Mexican Foodservice Adds Some Spice to Restaurant Revenues

With consumers' maintaining healthy appetites for Mexican-inspired cuisine, fast-casual and quick-service operators continue to enhance their menus and expand their network of locations.

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Taco-Time-Interior-EntrywayThe popularity of Mexican food shows no signs of waning. Offering value for the dollar as well as variety and healthier options, tacos, burritos and quesadillas have become fixtures on American menus as Mexican restaurants have become entrenched in the U.S. landscape.

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"There has been some revitalization in the category," says Bonnie Riggs, restaurant industry analyst at New York City-based research firm NPD Group. "While the full-service and casual-dining Mexican foodservice segments are declining, the overall category is up."

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Much of the growth in Mexican foodservice is being driven by QSR operations, which make up 74 percent of the segment, and fast-casual dining, which comprises 19 percent, according to NPD Group.

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Quick-service Mexican concept sales totaled $5.9 billion in 2011, an increase of 2 percent from 2010, according to data from Chicago-based foodservice consulting firm Technomic. Unit counts, which totaled 17,492 in 2011, were down 0.2 percent. Chains listed in Technomic's Top 500 report comprise 94 percent of limited-service restaurant sales and 34 percent of fast-service restaurant sales. Taco Bell, which had 2011 sales totaling $6.8 billion, makes up about half of Mexican LSR sales.

One recent success story is Chuy's, a 30-year-old Austin, Texas-based chain of 36 restaurants in 8 states that went public in July of last year. The chain's sales totaled $124 million in 2011, an increase of almost 30 percent from the prior year, according to Technomic. Each location is unique in terms of its décor, but all share an eclectic atmosphere that is the eatery's hallmark. Menus highlight made-from-scratch Tex-Mex inspired dishes.

In recent years, the segment has expanded to include original concepts, such as Chipotle, where customers line up and choose the ingredients for super-sized burritos that are produced in front of them. Sales reached more than $2.2 billion in 2011, an increase of more than 23 percent compared to 2010. These results make Chipotle the second-largest Mexican restaurant chain from a sales perspective, trailing only Taco Bell, Technomic reports.

Naturally, Chipotle's success has forced Taco Bell and other similar chains to take notice. "QSRs are trying to compete with fast-casual concepts, some of which are growing at double-digit rates," Riggs says.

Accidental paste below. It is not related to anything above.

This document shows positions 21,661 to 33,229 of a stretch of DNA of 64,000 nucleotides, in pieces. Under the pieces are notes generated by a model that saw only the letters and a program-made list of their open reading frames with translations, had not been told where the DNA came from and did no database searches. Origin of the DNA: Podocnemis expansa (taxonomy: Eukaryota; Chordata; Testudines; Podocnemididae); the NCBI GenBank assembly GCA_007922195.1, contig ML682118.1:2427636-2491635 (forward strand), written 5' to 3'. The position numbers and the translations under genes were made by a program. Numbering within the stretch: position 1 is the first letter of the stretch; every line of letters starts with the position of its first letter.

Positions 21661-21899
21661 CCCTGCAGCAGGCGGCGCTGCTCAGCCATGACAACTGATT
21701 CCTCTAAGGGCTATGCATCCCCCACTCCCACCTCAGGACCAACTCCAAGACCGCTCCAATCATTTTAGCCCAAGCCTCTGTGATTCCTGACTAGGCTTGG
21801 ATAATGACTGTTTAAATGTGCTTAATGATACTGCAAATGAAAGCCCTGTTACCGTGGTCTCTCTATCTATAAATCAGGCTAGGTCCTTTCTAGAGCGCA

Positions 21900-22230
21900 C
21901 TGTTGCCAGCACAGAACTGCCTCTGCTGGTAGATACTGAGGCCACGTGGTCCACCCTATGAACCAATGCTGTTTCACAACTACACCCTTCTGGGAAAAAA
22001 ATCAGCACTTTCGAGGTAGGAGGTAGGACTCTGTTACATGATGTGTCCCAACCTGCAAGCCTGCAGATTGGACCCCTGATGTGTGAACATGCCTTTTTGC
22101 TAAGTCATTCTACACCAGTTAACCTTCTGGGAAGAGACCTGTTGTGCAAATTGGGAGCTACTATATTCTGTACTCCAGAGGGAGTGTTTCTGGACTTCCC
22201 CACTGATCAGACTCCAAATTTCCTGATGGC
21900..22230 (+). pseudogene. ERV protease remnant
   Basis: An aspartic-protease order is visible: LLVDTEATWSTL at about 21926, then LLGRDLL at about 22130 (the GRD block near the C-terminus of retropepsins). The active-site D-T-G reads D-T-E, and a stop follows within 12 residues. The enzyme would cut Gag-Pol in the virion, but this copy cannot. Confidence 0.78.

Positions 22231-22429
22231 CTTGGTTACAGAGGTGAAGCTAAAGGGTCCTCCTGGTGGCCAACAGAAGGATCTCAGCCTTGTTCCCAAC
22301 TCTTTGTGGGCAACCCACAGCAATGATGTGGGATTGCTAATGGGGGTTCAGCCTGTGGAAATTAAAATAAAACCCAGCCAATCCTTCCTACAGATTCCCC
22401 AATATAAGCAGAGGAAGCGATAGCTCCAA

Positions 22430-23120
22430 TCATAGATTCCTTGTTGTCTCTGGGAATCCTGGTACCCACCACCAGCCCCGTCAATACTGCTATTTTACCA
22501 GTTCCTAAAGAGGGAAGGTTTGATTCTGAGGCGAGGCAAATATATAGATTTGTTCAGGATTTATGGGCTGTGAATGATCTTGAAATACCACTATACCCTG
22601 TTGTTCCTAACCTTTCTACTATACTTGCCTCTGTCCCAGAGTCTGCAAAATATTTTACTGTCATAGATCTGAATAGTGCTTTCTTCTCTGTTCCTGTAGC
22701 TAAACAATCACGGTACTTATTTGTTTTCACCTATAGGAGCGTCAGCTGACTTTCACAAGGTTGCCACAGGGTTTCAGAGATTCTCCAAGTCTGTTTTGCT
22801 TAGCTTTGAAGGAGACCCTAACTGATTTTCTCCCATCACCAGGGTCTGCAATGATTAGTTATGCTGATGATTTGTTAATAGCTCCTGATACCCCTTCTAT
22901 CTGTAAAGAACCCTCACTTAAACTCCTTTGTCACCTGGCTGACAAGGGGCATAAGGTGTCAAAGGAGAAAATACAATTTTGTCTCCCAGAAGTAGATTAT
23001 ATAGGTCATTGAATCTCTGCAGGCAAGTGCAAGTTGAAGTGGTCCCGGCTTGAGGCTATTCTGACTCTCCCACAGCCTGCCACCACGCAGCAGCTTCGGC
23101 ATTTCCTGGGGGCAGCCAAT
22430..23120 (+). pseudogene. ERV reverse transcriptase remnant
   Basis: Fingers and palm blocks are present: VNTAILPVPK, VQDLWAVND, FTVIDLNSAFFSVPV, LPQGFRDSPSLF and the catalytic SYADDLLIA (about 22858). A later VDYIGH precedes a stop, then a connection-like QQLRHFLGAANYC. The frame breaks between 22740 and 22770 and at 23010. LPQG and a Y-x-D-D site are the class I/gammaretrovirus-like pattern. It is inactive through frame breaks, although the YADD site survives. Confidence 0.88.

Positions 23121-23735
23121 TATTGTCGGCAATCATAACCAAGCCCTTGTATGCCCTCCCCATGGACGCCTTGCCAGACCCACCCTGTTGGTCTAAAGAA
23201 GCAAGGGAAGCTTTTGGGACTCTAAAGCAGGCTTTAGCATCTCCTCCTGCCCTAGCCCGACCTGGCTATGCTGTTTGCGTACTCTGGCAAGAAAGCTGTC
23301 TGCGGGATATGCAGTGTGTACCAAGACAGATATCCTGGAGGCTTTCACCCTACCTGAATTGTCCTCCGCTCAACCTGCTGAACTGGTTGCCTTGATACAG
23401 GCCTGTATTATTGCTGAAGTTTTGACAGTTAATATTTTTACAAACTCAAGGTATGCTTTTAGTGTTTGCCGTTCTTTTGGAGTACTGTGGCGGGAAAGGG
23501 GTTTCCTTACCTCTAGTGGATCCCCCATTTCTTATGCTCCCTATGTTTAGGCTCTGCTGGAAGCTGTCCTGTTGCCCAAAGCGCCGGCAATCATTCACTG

To position itself more in line with emerging fast-casual chains and concepts, fast-food giant Taco Bell recently upscaled its menu offerings. The new Cantina Menu includes creations by Lorena Garcia, the Venezuelan-born chef who appeared on the television series "Top Chef Masters." The Cantina Bowl includes a choice of chicken, steak or vegetables with black beans, guacamole and roasted-corn-and-pepper salsa on a bed of cilantro rice, all topped with cilantro dressing. The Cantina Burrito offers the same ingredients wrapped in a flour tortilla.

Due to the prevalence of tacos, burritos and quesadillas, a growing number of consumers no longer consider Mexican food to be ethnic cuisine. In Technomic's 2012 Ethnic Food and Beverage Consumer Trend Report, which surveyed 1,500 consumers aged 18 years or older, 76 percent of respondents said they consider Mexican cuisine to be mainstream, compared with 13 percent who said it is still an emerging segment. The majority of those surveyed, 74 percent, said they would occasionally order Mexican food at restaurants.

"This category hinges on fresh ingredients and quality food at reasonable prices," Riggs says.

Key Equipment

E&S Considerations

  • Size: In many cases, space is at a premium for Mexican concepts. Equipment with smaller footprints along with countertop alternatives, such as hot plates, can maximize limited back-of-house space.
  • Speed of Service: Customer expectations for fast food delivery are high in this segment. Equipment that enhances efficiency and speed of service, such as fryers that provide quick recovery, is key.
  • Versatility: Trends change quickly with Mexican menus, so the equipment must keep up with the demand and accommodate a variety of dishes.

Case Study: TacoTime Scottsdale, Ariz.

Q&A: Dave Syarto, Vice President of Operations Lime Fresh Mexican Grill

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